Updated: Jun 18, 2021
Rue du Pont Vieux, Carcassonne
Old Bridge Street is narrow and not very long – just enough to mark a transition between two worlds. On the side of the town, i.e. of “Lower Carcassonne,” it starts at Square Gambetta, with its gracious Musée des Beaux Arts gleaming amidst the greenery. The street ends, after perhaps 200 paces, at a small chapel at the head of the Old Bridge. (The chapel also marks a point along the Camino de Santiago, the pilgrimage track towards Santiago de Compostela, on the western edge of Europe.)
If you cross the river Aude, a climb up the steep hill takes you straight to the citadel, at present but a stage for theatrical performances played out, over and over, for the benefit of an endless stream of international visitors. That’s the famous Cité de Carcassonne, a bright star on the tourist circuit. In 1940 the castle was dormant, a part of it occupied by the French airmen. Bobkowski liked to roam there at night, a short walk from his hotel on Rue du Pont Vieux:
I approach the ramparts and circle the walls along the outside. Stars appear in the sky, like bubbles in soda water, the dusty cloud of the Milky Way stands out clearly. The castle, the entire town, encircled by inner walls appears mysterious. Like illustrations to a fairy tale. Across the bridge, once a drawbridge. I enter the interior. I already know all the passages and entryways. I climb along the wall, then up the stone steps to the tower. I deeply inhale the fresh breeze wafting in from the Pyrenees. I lie down on the floor and stare at the sky….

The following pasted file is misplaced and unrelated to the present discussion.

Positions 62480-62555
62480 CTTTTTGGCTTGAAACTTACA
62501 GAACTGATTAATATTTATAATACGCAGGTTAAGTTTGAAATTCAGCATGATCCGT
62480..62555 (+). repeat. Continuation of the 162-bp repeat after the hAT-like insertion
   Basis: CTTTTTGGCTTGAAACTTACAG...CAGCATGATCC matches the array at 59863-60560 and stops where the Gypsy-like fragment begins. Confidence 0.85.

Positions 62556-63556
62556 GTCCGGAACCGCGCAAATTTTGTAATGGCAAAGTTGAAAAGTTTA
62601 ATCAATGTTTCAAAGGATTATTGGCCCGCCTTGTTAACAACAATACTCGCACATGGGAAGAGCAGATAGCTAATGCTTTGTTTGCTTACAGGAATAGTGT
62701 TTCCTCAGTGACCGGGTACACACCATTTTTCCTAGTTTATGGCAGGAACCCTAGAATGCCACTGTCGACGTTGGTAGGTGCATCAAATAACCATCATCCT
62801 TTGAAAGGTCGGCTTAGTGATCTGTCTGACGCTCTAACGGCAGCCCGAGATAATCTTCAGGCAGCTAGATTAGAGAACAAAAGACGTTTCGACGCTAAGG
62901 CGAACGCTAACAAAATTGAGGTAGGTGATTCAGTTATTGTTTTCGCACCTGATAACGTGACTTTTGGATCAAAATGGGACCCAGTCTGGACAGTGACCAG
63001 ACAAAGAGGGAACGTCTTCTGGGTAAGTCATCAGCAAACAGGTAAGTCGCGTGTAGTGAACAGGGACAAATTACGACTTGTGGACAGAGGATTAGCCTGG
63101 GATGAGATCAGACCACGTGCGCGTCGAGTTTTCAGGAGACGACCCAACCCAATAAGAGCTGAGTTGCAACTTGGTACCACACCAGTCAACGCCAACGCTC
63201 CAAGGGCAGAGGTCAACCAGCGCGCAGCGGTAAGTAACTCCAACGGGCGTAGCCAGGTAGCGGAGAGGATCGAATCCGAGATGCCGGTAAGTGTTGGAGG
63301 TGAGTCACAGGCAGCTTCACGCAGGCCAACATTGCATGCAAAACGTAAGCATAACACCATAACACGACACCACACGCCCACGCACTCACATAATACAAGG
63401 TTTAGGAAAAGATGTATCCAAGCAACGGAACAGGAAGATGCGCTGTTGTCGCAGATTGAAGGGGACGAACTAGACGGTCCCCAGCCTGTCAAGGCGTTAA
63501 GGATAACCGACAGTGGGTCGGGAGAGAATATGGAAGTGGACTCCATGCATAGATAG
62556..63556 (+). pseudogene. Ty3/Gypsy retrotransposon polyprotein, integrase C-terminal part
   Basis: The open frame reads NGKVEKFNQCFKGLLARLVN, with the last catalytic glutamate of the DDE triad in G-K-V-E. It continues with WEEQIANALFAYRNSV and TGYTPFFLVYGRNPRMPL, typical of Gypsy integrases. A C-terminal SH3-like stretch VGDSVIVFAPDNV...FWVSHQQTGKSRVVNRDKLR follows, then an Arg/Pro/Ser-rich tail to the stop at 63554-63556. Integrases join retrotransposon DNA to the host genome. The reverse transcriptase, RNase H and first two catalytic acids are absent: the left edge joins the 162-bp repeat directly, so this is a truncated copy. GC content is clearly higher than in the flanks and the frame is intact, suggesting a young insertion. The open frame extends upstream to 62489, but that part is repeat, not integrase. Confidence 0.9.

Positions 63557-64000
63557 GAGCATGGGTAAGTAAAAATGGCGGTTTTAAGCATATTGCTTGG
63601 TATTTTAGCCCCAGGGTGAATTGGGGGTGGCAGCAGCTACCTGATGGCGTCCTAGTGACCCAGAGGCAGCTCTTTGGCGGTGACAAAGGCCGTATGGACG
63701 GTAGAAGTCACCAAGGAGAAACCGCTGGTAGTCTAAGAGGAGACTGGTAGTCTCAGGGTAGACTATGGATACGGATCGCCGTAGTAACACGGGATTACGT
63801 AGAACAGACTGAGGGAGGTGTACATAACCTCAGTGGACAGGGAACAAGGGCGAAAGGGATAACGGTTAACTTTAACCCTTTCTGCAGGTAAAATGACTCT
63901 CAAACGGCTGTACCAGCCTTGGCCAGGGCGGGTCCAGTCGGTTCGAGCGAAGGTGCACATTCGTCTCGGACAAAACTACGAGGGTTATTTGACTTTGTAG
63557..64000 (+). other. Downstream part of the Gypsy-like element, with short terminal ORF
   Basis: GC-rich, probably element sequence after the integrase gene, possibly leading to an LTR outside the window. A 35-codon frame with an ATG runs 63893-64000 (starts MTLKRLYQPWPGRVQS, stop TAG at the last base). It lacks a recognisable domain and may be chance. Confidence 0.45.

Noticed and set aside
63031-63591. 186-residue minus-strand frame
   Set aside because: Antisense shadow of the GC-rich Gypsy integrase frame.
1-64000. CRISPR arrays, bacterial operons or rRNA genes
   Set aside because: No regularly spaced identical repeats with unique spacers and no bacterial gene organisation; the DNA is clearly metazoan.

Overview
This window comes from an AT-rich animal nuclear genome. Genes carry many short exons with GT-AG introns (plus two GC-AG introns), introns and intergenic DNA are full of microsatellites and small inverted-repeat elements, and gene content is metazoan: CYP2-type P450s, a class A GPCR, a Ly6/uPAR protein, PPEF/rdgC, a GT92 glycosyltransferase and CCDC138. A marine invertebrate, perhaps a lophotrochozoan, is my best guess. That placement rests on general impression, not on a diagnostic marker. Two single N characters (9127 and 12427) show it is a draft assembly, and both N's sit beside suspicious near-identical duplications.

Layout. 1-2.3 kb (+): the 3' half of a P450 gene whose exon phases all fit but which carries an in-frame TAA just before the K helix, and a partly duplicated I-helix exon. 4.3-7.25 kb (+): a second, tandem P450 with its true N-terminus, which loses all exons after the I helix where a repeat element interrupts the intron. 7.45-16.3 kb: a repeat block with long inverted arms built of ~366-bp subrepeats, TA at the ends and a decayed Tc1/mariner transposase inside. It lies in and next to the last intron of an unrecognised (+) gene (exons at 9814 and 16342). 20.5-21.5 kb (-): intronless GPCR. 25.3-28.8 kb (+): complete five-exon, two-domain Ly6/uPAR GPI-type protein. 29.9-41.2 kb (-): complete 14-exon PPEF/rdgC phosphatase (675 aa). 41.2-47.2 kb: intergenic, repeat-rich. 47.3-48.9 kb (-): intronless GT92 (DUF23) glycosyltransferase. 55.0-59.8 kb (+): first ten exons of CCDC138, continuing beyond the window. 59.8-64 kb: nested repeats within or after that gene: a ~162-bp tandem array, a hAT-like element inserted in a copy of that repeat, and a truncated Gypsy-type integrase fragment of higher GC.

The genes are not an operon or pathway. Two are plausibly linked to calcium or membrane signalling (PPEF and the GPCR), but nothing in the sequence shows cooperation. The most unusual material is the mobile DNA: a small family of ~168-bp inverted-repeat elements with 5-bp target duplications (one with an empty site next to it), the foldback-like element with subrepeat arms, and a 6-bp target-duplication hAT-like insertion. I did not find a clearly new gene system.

July 28, 1940
More modest “Carcassonne basse,” between the Aude and the Canal du Midi, feeds on some of the tourist traffic but otherwise, like many smaller towns in southern France, navigates the best it can between its glorious past and uncertain future. The old streets - de la République, du Général de Gaulle, Voltaire, Georges Brassens - are marked with signs of the new presence of international chain stores and chain hotels, halal butchers, Indian and Vietnamese restaurants…
Rue du Pont Vieux is a pause rather than connection between these two realities of the “high” and “low” Carcassonne. It dozes in the midday sun as if lost in time, full of ghosts. In a plot overgrown with wild grasses, a few steps from Pont Vieux, an abandoned building - an old school? a hospital? – stands silent, attracting just a few and rather timid graffiti artists. A once gracious figure looks mournfully over the fountain devoid of water. The bistro Ȏ Gambetta might place a few tables on a sidewalk. Just across from the bistro, on the southern side of the street, there is a solid two-story building, an old hotel turned into a kind of tenement lodging. The word ‘Hotel’ still clings above the entrance. But of its name only the metal nails are left that once held the letters VITRAC.